Reuse vs. Recycle for Coated Textiles

Sustainability, coated textile sourcingMar 11, 2019

Share this Post

Environmental concerns are increasingly important to consumers, governments, and employees. For manufacturers of thermoplastic technical textiles, the disposal of waste materials (scrap) is an increasingly important environmental concern. Disposing of this large amount of scrap in a landfill is undesirable and costly. The responsible action is to either reuse or recycle this material. Today, we’ll look at these two options: reuse vs. recycle, to help you decide which is best for you.

Chemical Recycling

Technically, thermoplastic-coated textiles can be recycled. Chemical processes exist that can retrieve the coating, base material, additives, glues, as well as the chemical solutions used in the dissolution process. Let’s take a look at the basic chemical recycling processes and recycling’s feasibility.

The Process

Chemical recycling mechanically grinds the material then introduces chemical solutions that breakdown the polymer materials into their chemical parts. This is a multiple-step process that typically involves first using a physical method to masticate the textile. This can be shredding, grinding, or beating and may include a sieving step. For polyurethanes, the process then involves putting the resulting mash in a bath of solvents to reduce the material to its chemical components, one of which is the polyols, a raw material used to make polyurethanes. The polyols are separated from the other compounds, cleaned, condensed into a powder or pellets, and then used to create new coating material. A similar process of separating the fabric from the coating is used for PVC recycling as well. There are several general types of chemical recycling processes. Which one is used depends on what the initial material is and the desired end result. They are:

  •        Glycolysis:  The application of co-monomer diols ( such as ethylene glycol) at high heat.
  •        Hydrolysis:  The application of water and various intermediate chemicals.
  •        Pyrolysis:  The application of high heat in an oxygen free environment.
  •        Hydrogenation:  The application of heat, pressure, and hydrogen.
Feasibility

The chemical processes that are used in the recycling of thermoplastic-coated materials are well-understood and are reasonably safe. Because most of the chemicals used during the process are reused, the process itself can have minimal impact on the environment. Unfortunately, chemical recycling of coated textiles is still expensive, suffers from logistical issues, and a lack of process flexibility. So, few plants have been built, though there a few in Europe. This makes recycling expensive at a minimum, and impossible most of the time. Frequently, the most viable recycling is through reuse.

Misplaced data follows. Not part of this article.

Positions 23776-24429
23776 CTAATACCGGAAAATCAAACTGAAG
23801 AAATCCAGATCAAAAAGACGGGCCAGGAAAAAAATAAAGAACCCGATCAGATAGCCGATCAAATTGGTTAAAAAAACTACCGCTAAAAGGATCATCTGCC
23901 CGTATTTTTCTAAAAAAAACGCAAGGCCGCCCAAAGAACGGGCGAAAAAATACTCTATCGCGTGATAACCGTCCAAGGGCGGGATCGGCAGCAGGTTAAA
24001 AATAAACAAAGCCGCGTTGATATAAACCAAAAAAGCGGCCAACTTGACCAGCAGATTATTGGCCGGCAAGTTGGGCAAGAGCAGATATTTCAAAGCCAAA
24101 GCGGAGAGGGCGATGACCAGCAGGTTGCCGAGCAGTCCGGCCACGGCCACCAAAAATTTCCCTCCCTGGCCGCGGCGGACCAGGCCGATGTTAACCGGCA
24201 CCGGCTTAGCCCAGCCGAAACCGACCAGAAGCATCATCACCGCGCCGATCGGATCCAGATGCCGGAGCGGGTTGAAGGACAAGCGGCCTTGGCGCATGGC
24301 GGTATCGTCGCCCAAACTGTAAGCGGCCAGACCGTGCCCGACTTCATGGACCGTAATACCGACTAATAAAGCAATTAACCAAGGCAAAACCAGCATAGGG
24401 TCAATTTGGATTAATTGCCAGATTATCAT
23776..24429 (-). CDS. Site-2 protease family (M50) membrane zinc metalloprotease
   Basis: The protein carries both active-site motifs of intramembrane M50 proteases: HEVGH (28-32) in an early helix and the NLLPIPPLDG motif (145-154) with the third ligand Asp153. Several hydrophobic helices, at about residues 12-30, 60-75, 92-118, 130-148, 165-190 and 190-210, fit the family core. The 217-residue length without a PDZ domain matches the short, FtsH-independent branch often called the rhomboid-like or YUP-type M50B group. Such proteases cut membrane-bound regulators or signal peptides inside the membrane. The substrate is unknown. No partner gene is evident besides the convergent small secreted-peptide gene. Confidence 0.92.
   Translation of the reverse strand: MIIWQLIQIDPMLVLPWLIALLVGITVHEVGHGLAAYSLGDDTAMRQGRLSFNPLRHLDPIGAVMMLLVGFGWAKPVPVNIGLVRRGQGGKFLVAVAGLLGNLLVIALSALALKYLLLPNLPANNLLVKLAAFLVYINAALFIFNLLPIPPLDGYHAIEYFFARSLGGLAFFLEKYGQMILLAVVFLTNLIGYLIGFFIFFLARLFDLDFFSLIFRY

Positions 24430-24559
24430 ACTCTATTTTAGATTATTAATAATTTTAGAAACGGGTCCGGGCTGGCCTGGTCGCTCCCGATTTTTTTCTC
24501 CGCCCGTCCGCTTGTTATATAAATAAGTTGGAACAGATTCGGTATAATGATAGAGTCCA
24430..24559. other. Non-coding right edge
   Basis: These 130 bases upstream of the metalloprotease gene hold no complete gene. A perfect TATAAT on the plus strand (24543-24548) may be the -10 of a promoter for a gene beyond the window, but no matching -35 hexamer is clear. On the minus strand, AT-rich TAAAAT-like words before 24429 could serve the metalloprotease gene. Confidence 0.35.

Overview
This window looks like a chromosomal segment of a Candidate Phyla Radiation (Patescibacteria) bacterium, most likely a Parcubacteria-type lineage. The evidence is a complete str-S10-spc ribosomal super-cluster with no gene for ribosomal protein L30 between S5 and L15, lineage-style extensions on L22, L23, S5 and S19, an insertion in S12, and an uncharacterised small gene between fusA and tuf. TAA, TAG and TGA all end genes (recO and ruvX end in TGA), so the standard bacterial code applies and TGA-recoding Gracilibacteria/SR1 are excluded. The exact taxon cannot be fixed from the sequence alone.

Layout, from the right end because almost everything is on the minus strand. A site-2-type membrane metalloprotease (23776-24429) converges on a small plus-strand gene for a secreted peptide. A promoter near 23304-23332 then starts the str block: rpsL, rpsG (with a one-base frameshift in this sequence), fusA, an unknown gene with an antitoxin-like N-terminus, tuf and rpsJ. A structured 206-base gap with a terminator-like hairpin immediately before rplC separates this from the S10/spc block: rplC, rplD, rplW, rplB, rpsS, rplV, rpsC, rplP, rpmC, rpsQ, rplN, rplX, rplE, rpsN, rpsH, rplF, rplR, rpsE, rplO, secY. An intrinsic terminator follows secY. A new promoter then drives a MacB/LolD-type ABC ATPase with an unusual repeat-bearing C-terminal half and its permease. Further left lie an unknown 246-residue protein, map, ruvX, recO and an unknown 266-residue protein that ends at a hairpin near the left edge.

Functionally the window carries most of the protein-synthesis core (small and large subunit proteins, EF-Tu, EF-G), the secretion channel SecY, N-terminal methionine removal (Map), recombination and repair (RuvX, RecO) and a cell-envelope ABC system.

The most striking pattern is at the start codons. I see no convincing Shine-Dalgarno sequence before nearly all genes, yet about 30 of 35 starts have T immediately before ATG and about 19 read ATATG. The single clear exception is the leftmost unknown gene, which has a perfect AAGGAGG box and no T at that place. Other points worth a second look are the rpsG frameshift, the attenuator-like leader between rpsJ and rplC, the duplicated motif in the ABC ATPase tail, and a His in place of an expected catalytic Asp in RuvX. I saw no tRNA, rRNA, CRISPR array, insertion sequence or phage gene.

Reusing

The most successful waste-reduction efforts focus on extending new-product service life and reusing scraps and old products that have exceeded their useful lives. Erez is active in both these areas. Reusing material avoids the costs and energy consumption of the recycling processes and substantially increases the material’s life span. This usually makes reuse more cost effective and environmentally sound than recycling. In fact, scraps can be gainfully shipped internationally for reuse in many different applications. There are a variety of business and life-style products that can be created from high-quality manufacturing scraps and non-standard material, as well as from coated textiles that have already completed their first product lifecycle. The used or scrap textiles are made into secondary products used in applications such as:

  • Subsistence agriculture— irrigation channels, rainwater collection tanks, livestock drinking water pools, and bins for the collection of agricultural produce like nuts and olives.
  • Building— roof covers for houses.
  • Furniture— cut into strips, the textiles are used to weave mattresses, bed frames, and chairs.
Designing Product Lifecycle

Doing the right thing for the environment can increase sales, regulatory compliance, and consumer trust, leading to increased profits—and all while helping the environment. If you are interested in moving toward a more environmentally-friendly product lifecycle, Erez can help you assess your situation and design solutions. Contact an Erez specialist today and let us show you how.       Request a consultation

Share With Colleagues

Share this Post

Read More
Leave A Comment

Leave a Reply

Your email address will not be published. Required fields are marked *